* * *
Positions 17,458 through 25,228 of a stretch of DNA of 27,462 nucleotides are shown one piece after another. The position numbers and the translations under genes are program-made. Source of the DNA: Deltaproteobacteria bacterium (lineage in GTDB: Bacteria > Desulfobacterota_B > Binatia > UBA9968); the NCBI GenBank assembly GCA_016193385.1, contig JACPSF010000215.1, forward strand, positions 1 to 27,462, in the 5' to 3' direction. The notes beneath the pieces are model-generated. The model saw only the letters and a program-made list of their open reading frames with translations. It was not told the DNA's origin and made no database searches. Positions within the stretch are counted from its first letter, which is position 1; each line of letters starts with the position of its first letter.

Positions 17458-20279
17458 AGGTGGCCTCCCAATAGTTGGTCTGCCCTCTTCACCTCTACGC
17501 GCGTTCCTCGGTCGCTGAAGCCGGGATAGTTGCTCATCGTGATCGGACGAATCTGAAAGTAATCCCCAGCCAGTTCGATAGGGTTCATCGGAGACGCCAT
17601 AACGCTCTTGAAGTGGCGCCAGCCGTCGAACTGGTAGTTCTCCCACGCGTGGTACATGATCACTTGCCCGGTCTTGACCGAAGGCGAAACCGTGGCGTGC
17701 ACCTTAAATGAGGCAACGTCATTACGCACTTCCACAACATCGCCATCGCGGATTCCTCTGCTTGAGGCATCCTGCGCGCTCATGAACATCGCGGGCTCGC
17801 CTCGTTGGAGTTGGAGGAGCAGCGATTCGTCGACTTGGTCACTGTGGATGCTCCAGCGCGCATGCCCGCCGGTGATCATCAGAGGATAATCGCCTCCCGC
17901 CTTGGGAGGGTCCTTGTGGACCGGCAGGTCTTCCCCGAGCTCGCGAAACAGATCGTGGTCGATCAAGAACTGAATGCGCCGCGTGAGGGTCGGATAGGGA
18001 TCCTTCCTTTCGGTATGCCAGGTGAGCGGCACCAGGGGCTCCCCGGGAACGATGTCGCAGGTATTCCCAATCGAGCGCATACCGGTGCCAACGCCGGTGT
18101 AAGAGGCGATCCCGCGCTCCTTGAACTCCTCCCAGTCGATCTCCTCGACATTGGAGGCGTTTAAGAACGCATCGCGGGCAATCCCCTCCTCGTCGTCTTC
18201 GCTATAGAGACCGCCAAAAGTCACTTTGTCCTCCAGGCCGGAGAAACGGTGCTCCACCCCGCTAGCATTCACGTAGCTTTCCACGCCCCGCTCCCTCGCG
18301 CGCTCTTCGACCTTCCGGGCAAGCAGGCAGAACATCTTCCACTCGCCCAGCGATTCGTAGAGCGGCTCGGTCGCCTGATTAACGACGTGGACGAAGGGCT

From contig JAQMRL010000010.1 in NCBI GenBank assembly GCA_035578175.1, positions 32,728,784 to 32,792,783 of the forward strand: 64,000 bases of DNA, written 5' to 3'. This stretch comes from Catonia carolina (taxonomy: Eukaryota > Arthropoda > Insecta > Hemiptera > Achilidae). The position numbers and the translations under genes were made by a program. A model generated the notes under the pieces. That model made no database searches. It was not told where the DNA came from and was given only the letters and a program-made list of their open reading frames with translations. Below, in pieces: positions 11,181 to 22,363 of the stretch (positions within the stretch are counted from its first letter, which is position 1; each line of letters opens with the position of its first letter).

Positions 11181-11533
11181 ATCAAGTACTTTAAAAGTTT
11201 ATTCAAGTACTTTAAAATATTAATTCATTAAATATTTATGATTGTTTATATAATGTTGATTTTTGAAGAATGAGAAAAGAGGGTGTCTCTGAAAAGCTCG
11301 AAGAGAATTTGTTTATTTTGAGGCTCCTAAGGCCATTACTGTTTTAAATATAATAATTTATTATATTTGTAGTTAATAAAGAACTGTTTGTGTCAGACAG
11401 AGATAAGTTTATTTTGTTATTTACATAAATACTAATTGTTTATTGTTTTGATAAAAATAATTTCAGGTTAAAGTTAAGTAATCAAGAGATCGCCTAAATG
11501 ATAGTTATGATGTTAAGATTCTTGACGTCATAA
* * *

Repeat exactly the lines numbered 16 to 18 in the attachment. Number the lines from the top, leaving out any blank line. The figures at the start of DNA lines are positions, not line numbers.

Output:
11201 ATTCAAGTACTTTAAAATATTAATTCATTAAATATTTATGATTGTTTATATAATGTTGATTTTTGAAGAATGAGAAAAGAGGGTGTCTCTGAAAAGCTCG
11301 AAGAGAATTTGTTTATTTTGAGGCTCCTAAGGCCATTACTGTTTTAAATATAATAATTTATTATATTTGTAGTTAATAAAGAACTGTTTGTGTCAGACAG
11401 AGATAAGTTTATTTTGTTATTTACATAAATACTAATTGTTTATTGTTTTGATAAAAATAATTTCAGGTTAAAGTTAAGTAATCAAGAGATCGCCTAAATG